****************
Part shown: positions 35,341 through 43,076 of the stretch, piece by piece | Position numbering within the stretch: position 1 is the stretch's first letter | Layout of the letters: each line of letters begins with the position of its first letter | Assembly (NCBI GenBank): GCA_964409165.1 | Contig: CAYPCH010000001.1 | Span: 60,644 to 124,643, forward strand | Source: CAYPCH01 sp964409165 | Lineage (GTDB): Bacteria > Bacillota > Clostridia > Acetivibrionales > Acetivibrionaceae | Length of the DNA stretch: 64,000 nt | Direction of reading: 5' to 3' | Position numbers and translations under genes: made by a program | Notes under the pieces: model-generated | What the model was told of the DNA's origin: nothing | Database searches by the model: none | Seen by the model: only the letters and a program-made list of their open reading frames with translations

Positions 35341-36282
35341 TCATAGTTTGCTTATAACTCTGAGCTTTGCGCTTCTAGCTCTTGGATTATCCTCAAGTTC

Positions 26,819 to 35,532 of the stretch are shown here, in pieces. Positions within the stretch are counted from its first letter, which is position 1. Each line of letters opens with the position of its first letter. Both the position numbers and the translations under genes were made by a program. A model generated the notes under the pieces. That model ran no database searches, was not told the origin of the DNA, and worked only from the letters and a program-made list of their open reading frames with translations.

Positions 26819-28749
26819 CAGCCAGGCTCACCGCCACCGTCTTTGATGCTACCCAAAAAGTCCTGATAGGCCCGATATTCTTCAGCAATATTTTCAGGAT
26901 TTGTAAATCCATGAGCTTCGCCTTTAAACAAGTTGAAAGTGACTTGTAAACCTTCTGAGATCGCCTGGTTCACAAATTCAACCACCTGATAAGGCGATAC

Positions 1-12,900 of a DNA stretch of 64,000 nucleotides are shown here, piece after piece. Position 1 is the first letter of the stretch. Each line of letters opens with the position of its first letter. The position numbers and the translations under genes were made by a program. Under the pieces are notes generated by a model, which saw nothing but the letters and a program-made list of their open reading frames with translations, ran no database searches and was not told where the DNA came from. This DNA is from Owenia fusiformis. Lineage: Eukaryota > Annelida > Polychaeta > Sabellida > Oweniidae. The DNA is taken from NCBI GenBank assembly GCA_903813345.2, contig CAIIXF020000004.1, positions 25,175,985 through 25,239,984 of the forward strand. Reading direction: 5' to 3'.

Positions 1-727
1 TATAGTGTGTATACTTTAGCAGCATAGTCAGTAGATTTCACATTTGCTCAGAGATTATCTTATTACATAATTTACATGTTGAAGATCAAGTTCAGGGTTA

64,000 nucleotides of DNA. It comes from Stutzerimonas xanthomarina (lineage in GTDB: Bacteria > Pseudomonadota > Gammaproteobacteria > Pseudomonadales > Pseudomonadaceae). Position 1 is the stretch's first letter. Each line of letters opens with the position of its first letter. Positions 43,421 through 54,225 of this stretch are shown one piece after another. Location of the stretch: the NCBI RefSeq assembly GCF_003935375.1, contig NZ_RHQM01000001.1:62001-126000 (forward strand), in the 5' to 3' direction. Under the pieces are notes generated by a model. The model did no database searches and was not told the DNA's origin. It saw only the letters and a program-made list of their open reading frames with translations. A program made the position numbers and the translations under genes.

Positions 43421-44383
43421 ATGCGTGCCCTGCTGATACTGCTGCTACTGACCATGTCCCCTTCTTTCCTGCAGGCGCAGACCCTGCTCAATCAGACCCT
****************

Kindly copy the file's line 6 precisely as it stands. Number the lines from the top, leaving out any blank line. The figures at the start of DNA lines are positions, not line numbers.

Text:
26819 CAGCCAGGCTCACCGCCACCGTCTTTGATGCTACCCAAAAAGTCCTGATAGGCCCGATATTCTTCAGCAATATTTTCAGGAT